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Championing super Nova

You may not have heard of Project Speedbird. But you soon will. It is a major partnership between British Airways, LanzaJet and Teesside-based Nova Pangaea Technologies, and has just secured £9 million Government funding to produce sustainable aviation fuel (SAF) and establish the UK as a decarbonisation world leader. The plan is to produce more than 100 million litres of SAF every year, which will annually reduce CO2 emissions by 230,000 tonnes. Leading the project is Sarah Ellerby. Here, she tells Colin Young the story of the Yorkshire farmer’s daughter who, having become the best professional cue sports player in the world, turned CEO, and has returned to the UK to put the North East at the heart of watershed environmental change.

Sarah Ellerby was once the world number one in eight-ball pool.

‘The Ice Maiden’ won more than 80 titles when she competed for several years on the circuit in the US in the late 1990s and 2000s, until her retirement in 2008.

She could walk back into the top echelons of the sport tomorrow – in a billiards blaze of glory too – and, because it’s in her nature, would very quickly start competing for that number one spot again.

But she’s having none of it.

Sarah was made for business and has returned to her North East roots to prove it, no matter how tempting the offers are to go back to the table.

“I don’t even own a cue or a table,” she says.

“I just haven’t got the time.”

Having completed several marathons, she now prefers running or cycling close to her home near Thirsk, North Yorkshire, where she’ll ‘potter around the garden’ during her rare moments of downtime.

But the green baize burns deep. “I really miss playing – more so snooker,” she says.

“I really love the challenge of the big table and tight pockets.

“I actually said to my family a couple of years ago, ‘right, I’ve got a week off. I want to go find the snooker table and hit some balls for a couple of hours.

“I can pick up a cue, play anybody and it just clicks. I go straight back into the groove.”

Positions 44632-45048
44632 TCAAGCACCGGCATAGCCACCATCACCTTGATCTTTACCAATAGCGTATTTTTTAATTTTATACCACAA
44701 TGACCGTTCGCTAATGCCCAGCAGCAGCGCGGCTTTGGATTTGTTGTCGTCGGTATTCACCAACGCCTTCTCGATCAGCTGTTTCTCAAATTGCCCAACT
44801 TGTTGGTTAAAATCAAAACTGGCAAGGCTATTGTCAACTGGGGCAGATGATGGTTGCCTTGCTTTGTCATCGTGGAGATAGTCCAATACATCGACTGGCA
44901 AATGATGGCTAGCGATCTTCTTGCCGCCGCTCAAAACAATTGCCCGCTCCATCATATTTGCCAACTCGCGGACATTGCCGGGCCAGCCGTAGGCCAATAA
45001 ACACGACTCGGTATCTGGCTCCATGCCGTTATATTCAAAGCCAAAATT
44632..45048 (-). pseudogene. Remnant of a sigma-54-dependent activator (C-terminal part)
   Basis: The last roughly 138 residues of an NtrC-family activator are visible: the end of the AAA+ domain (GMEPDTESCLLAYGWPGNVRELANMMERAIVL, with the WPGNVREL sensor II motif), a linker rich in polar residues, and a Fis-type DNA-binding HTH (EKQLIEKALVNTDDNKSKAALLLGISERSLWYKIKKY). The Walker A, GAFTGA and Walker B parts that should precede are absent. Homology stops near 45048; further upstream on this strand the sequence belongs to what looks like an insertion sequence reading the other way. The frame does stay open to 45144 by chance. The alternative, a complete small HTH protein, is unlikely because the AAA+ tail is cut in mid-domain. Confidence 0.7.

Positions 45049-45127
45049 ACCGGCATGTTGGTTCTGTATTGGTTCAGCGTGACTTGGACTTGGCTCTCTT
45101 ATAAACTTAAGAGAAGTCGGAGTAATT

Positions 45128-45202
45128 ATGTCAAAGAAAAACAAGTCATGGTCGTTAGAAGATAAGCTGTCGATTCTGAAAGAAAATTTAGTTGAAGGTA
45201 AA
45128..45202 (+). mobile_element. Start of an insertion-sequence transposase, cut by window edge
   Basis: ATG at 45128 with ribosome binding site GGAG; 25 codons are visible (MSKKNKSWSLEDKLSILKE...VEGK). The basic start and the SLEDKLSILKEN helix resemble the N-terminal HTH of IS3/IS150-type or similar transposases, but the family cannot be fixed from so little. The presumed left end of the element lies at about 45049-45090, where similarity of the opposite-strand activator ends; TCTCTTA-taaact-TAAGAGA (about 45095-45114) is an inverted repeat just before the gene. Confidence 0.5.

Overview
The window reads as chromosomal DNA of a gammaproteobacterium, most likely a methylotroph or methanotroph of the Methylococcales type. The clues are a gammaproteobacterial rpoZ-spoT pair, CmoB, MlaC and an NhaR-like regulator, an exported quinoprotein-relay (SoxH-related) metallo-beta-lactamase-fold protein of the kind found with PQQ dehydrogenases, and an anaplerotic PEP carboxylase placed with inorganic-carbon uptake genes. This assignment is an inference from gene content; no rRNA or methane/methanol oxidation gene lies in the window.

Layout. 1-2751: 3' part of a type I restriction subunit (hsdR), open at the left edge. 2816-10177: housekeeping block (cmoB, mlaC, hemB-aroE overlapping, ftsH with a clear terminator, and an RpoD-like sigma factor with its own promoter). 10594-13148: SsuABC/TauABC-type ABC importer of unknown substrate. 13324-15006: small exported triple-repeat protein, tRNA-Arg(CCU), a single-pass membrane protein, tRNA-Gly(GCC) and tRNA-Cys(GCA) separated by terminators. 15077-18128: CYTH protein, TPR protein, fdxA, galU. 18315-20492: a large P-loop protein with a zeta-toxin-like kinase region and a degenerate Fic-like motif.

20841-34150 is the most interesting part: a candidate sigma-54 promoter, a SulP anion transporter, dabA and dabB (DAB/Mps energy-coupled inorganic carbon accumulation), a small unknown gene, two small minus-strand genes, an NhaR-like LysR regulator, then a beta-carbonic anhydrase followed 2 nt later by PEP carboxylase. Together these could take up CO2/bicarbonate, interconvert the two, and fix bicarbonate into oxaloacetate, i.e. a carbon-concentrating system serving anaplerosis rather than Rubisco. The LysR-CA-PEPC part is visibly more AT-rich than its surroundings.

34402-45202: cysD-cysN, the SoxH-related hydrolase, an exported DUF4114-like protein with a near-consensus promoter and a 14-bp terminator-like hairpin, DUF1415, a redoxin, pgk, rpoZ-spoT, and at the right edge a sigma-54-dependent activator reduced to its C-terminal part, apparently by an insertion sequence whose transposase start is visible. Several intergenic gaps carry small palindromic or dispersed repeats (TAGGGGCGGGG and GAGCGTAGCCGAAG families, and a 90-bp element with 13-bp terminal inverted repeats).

“And I get lots of challenges.

“I’ll play one-handed, I’ll play left- handed. Realistically, you’re going to be on the worst end of it because I’m going to beat you – and it won’t take long.

“I do miss it. I miss having a table to have a bit of a tinker and pot a few balls.”

But Sarah is not back in the region to play around.

She is here for business and, as chief executive of cleantech company Nova Pangaea Technologies, wants to build on the momentum of the significant Government funding that is backing Project Speedbird – which also involves

British Airways and LanzaJet – to produce sustainable aviation fuel (SAF) and put the UK at the forefront of the fight against global warming.

Nova Pangaea Technologies has been awarded £7.5 million under the scheme, and took on multi-million-pound investment from British Airways’ and Aer Lingus’ parent company International Airlines Group last year.

The Teesside-based company is pioneering technology that transforms wood and non-food agricultural waste into high-value products, such as ethanol.

LanzaJet’s proprietary technology converts ethanol into aviation fuel at its alcohol-to-jet plant in Georgia, in the US.

It is the first of its kind in the world. But not the last.

Sarah’s task is to identify at least three sites across the country to produce biofuels by 2028.

These biofuels will then be converted into SAF for British Airways’ flights, helping meet the UK’s SAF mandate of producing at least ten per cent of airlines’ jet fuel from sustainable feedstocks by 2030.

“This is not just a big deal for Nova Pangaea Technologies, it’s a big deal for Teesside – it’s a big win for Teesside,” says Sarah.

“We need to deliver a complex network of facilities for Project Speedbird, and we’re going through the site selection process.